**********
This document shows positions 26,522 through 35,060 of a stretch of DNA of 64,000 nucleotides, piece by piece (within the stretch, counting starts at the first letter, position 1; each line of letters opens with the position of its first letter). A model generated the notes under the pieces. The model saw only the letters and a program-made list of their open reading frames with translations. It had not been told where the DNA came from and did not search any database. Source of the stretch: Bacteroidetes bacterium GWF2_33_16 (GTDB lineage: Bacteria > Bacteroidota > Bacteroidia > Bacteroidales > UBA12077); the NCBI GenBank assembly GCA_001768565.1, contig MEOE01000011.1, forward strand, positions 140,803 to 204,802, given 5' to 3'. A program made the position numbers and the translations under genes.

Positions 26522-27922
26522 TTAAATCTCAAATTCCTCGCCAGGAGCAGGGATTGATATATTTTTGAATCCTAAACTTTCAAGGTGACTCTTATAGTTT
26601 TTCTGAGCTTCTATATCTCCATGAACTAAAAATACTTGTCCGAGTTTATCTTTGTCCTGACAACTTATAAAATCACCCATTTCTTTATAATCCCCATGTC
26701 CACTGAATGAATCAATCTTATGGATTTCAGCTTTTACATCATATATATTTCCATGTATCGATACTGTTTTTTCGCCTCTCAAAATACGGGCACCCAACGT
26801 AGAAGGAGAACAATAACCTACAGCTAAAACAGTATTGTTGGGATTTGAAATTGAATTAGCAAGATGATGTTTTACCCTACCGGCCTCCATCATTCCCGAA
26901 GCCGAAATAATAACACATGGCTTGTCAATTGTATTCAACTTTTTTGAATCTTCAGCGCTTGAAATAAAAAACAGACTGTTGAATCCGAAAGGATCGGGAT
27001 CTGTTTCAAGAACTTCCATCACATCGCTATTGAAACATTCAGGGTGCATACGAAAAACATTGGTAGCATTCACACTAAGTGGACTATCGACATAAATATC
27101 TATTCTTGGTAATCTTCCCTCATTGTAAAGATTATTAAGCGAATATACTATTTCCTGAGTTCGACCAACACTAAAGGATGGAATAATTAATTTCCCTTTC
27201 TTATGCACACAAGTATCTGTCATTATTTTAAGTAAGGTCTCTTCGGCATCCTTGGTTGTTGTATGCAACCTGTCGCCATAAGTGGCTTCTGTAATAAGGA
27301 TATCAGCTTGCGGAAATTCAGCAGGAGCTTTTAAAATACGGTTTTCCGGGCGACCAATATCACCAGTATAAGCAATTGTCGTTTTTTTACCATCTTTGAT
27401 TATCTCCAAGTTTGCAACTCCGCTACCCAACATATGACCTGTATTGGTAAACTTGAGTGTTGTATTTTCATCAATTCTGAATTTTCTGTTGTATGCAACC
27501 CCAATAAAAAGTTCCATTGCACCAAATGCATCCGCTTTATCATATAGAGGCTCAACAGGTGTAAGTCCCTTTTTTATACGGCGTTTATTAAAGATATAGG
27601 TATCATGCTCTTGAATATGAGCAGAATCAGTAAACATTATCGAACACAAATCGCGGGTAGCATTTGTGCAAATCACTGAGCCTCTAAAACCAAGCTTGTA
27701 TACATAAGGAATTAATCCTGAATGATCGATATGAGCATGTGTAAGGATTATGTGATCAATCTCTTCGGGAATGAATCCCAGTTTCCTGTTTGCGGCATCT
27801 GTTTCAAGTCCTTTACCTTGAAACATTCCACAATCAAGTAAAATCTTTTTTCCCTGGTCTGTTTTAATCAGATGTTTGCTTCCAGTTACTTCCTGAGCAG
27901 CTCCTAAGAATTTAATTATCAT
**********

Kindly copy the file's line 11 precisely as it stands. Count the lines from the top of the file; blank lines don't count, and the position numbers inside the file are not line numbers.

27301 TATCAGCTTGCGGAAATTCAGCAGGAGCTTTTAAAATACGGTTTTCCGGGCGACCAATATCACCAGTATAAGCAATTGTCGTTTTTTTACCATCTTTGAT